A winner on turf and synthetic, Pennsylvania-bred Fast and Accurate was off the board in his lone dirt try last fall at Parx Racing. Sunday's work was his fourth consecutive dirt drill since taking the Spiral over Turfway's Polytrack by three-quarters of a length. Three works back on April 15, he drilled a bullet five furlongs in :59.60 at Trackside Louisville.
GIRVIN – Brad Grady's Louisiana Derby (GII) and Risen Star (GII) winner Girvin walked the shedrow at trainer Joe Sharp's Keeneland barn on Sunday morning one day after his final work for the Kentucky Derby (GI).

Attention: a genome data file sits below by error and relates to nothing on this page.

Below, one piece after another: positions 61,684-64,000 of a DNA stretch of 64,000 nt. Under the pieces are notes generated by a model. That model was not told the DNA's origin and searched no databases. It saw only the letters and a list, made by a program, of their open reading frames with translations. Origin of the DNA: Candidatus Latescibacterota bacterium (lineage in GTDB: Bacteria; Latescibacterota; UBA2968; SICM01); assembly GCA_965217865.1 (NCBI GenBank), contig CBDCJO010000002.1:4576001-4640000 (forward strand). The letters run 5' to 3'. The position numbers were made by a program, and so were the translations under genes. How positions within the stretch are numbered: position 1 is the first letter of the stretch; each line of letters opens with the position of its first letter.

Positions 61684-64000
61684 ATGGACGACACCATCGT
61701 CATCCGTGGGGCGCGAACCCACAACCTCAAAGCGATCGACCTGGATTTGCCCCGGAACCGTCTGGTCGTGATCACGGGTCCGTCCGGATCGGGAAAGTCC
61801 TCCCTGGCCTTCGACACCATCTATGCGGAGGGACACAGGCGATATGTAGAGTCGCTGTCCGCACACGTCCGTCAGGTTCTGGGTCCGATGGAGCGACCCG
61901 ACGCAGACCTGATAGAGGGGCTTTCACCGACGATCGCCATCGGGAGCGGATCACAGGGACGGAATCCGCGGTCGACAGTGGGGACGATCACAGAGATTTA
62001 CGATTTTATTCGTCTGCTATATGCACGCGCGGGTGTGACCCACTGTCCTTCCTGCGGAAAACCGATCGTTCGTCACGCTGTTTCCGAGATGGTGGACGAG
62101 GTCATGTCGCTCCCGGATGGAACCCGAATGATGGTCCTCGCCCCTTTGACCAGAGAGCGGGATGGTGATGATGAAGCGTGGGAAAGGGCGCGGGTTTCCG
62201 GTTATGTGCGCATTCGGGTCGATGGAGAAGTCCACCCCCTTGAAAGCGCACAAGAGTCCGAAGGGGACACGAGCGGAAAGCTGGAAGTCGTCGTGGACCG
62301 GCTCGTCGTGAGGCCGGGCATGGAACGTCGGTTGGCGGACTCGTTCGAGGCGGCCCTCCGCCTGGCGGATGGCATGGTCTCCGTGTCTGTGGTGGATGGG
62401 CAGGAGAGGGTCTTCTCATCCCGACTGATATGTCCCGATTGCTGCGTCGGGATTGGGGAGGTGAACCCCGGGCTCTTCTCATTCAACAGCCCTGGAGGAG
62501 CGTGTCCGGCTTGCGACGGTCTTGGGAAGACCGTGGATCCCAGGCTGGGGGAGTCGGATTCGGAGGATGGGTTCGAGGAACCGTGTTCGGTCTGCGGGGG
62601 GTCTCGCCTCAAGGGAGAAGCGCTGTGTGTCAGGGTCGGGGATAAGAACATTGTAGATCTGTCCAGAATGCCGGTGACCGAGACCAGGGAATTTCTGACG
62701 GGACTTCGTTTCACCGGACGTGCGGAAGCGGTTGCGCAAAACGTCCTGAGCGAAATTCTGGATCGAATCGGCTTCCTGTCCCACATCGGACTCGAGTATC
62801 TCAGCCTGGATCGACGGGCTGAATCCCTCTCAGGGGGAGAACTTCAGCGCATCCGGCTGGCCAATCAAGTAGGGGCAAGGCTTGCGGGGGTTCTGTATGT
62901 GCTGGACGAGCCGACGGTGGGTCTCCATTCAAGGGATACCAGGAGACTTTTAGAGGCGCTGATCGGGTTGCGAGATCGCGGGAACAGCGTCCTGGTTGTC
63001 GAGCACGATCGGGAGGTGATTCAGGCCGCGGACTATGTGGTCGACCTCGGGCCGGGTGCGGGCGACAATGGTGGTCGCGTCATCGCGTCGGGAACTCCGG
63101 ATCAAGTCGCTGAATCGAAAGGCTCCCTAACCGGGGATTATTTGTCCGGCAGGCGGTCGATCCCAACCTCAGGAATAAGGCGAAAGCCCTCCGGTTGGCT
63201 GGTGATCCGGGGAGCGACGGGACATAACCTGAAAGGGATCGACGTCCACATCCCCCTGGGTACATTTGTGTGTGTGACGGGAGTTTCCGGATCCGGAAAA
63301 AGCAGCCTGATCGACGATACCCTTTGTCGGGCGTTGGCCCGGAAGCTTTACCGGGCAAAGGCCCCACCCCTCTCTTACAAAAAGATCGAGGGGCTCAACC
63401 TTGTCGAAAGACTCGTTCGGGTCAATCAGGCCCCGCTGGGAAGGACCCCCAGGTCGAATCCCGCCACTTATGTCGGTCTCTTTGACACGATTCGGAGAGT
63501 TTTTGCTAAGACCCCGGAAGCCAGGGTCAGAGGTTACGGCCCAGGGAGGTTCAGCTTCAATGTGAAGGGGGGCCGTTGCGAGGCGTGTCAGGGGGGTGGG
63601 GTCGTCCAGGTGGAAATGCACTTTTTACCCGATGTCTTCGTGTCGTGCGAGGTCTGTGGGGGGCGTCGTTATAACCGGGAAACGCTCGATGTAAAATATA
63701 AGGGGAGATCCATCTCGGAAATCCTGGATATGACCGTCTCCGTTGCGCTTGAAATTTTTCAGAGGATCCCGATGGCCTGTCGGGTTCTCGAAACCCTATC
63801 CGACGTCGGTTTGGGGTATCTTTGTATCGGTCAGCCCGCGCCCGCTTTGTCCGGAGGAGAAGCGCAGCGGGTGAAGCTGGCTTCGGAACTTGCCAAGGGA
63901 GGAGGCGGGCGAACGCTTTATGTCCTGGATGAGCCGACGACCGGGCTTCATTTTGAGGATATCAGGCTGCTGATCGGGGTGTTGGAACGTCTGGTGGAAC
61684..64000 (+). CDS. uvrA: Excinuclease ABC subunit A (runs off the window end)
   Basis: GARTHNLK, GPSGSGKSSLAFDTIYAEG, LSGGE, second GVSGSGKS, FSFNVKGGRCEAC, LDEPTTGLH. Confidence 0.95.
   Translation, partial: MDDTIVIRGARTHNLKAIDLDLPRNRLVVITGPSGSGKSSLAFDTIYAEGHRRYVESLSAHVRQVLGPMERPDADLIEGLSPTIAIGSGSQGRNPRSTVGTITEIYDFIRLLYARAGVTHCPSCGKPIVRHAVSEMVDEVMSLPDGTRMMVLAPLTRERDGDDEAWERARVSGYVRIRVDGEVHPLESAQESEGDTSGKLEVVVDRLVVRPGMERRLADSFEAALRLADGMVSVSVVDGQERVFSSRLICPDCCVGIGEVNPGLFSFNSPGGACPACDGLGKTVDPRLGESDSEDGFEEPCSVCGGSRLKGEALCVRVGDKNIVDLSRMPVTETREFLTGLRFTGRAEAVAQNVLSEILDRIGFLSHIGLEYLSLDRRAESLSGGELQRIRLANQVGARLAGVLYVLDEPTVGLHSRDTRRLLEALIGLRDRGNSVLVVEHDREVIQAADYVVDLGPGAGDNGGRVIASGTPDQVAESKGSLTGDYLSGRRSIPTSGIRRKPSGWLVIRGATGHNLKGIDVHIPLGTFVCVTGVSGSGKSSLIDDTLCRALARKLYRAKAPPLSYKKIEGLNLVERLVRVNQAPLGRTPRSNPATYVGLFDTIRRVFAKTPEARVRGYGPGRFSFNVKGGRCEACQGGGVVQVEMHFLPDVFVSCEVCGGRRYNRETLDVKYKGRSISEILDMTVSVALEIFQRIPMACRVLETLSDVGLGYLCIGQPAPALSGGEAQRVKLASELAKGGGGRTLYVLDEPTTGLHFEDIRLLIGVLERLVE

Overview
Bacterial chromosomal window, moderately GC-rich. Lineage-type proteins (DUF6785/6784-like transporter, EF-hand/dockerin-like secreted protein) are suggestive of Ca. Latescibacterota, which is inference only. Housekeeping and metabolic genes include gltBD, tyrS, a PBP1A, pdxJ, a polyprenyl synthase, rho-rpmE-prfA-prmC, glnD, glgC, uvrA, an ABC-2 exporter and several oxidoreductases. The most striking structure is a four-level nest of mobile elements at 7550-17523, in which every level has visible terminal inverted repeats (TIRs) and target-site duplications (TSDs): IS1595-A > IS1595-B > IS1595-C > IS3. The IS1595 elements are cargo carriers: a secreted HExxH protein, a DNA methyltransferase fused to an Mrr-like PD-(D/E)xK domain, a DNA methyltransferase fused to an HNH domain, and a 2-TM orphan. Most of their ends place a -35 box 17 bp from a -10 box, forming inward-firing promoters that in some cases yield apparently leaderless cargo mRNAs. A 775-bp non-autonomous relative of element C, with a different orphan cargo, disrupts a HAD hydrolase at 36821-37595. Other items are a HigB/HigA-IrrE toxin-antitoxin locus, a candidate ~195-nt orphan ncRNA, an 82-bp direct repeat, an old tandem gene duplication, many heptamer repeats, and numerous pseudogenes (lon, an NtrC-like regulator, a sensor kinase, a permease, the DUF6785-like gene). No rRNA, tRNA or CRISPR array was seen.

“He came out great,” Sharp said. “Everything is going well and I couldn't be happier.”
Sharp, who will be saddling his first Kentucky Derby (GI) starter, confirmed that Girvin will ship to Churchill Downs Tuesday evening.
GORMLEY/ROYAL MO – The California-based colts Gormley and Royal Mo are bound for Kentucky Monday morning on a flight filled with West Coast runners with Derby Week designs following their Saturday works.
Trainer John Shirreffs' pair had drilled separately at Santa Anita Saturday under exercise rider Francisco Alvarado, Gormley covering seven furlongs in 1:26.20 and his stablemate going six panels in 1:13.
Sunday morning their conditioner chose to merely walk Royal Mo, but put Gormley back on the track for a gallop.
“How far did you gallop him?” Shirreffs was asked.
“Far enough,” he said with a laugh.